Answer Applies to: Michigan
    Replied: 9/13/2013
    Christine Sabio Socrates Attorney at Law | Christine Socrates
    The best vehicle in which to do this type of succession planning is to execute a will and trust, but in the very least a will. Since you have a new spouse, you want to make sure that the spouse is taken care of thorough out his/her lifetime and then split among all the children and stepchildren. This will ensure that the children will receive your estate after the second spouse has passed. If done with only a will, the surviving spouse would be able to give property away during her lifetime and it is not certain that there will be assets left for the children.
    Answer Applies to: Ohio
    Replied: 9/13/2013
    Minor, Bandonis and Haggerty, P.C.
    Minor, Bandonis and Haggerty, P.C. | Brian Haggerty
    Make a will. If you and your new spouse agree what is to happen, you can make "mirror image" wills, but be careful nothing stops the surviving spouse from changing the will after one of you dies. If your spouse is not in agreement, then insist that the deed to your new house be as tenants in common, and not tenants by the entirety. Then your will controls your half of the house.
    Answer Applies to: Oregon
    Replied: 9/13/2013
    Law Office of Patricia A. Simmons
    Law Office of Patricia A. Simmons | Patrica A Simmons
    You should contact an estate planning attorney to discuss having a living trust and transferring the real property to the trust. This way you can designated all of your children as beneficiaries of the trust.
    Answer Applies to: California
    Replied: 9/13/2013
    James Law Group
    James Law Group | Christine James
    You need to meet with an estate planning attorney to put together a trust that will address your desires. With a blended family, it is important you use a good attorney who can address everything and avoid issues after you and your wife have passed. At James Law Group we make every effort to respond to you quickly and efficiently. This means we may be responding to you from a mobile device. As you know, responding on these devices can result in typographical errors that my otherwise not occur. In order to provide this extra service, please be aware of this and excuse any errors that may be caused by responding in this forum. The content of this message is protected by attorney-client privilege.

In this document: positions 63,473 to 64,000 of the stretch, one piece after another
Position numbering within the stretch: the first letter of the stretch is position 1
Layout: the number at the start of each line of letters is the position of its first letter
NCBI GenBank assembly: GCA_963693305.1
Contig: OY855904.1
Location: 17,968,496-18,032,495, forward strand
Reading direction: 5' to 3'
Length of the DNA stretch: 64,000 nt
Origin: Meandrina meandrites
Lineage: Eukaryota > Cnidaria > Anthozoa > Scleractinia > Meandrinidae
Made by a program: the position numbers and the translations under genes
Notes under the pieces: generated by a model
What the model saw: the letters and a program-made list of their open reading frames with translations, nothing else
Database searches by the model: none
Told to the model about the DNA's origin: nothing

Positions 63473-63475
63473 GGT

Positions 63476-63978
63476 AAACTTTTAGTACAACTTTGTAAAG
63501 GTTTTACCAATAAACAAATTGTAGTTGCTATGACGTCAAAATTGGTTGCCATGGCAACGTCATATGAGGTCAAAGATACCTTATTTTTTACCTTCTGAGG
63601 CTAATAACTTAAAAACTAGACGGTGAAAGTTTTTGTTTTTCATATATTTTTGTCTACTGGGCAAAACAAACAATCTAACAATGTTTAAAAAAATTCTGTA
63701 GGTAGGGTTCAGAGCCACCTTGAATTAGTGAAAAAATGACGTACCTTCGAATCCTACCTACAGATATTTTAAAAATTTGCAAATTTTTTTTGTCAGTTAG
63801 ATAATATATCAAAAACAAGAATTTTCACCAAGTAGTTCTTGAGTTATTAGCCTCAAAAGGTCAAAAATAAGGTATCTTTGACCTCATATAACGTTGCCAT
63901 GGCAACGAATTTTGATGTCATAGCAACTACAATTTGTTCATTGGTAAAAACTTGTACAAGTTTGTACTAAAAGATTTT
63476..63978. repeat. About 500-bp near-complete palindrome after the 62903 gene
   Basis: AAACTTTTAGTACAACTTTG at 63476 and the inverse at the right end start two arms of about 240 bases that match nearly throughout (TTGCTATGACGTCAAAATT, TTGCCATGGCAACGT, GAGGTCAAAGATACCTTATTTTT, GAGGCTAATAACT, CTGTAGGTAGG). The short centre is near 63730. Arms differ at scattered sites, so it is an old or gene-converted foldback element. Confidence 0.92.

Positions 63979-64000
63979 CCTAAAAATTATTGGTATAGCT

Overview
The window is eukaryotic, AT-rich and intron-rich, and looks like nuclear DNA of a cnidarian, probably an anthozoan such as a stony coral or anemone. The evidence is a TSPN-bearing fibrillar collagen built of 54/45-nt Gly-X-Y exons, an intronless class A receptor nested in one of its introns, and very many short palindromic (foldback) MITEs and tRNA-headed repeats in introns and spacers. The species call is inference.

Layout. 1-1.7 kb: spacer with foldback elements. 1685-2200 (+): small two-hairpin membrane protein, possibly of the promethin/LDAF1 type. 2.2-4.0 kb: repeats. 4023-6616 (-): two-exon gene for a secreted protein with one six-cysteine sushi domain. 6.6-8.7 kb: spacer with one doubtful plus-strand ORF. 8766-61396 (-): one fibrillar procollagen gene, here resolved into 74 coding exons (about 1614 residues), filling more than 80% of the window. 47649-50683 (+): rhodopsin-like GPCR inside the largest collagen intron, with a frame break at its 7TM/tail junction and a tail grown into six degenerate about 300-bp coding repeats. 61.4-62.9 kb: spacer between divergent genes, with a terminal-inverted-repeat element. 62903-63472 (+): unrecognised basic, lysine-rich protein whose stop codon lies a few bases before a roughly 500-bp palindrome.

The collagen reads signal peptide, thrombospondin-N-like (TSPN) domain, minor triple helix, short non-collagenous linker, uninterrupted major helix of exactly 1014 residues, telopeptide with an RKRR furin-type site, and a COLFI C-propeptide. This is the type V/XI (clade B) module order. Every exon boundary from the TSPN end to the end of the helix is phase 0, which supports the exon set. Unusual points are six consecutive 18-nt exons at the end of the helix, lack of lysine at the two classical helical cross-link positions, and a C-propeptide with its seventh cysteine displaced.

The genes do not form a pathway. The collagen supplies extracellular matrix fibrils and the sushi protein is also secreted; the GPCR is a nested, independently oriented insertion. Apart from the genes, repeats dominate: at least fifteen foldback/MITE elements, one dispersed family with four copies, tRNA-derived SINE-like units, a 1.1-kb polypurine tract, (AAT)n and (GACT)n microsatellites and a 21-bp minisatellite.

Answer Applies to: California
    Replied: 9/13/2013
    Irsfeld, Irsfeld & Younger LLP | Norman H. Green
    Best way is to set up a trust, and maybe a contract.
    Answer Applies to: California
    Replied: 9/13/2013
    Stephens Gourley & Bywater | David A. Stephens
    Prepare a will or trust to so provide.
    Answer Applies to: Nevada
    Replied: 9/13/2013
    Martin Barnes - Attorney at Law
    Martin Barnes - Attorney at Law | Martin Barnes
    Great question. There are a number of ways to make sure your assets, including your new home, are transferred to the children you designate on the death of you and your wife. The most common tool is to produce a will that specifies how you want your assets to be distributed. Visit with an Indiana Attorney who can assist you in creating a will.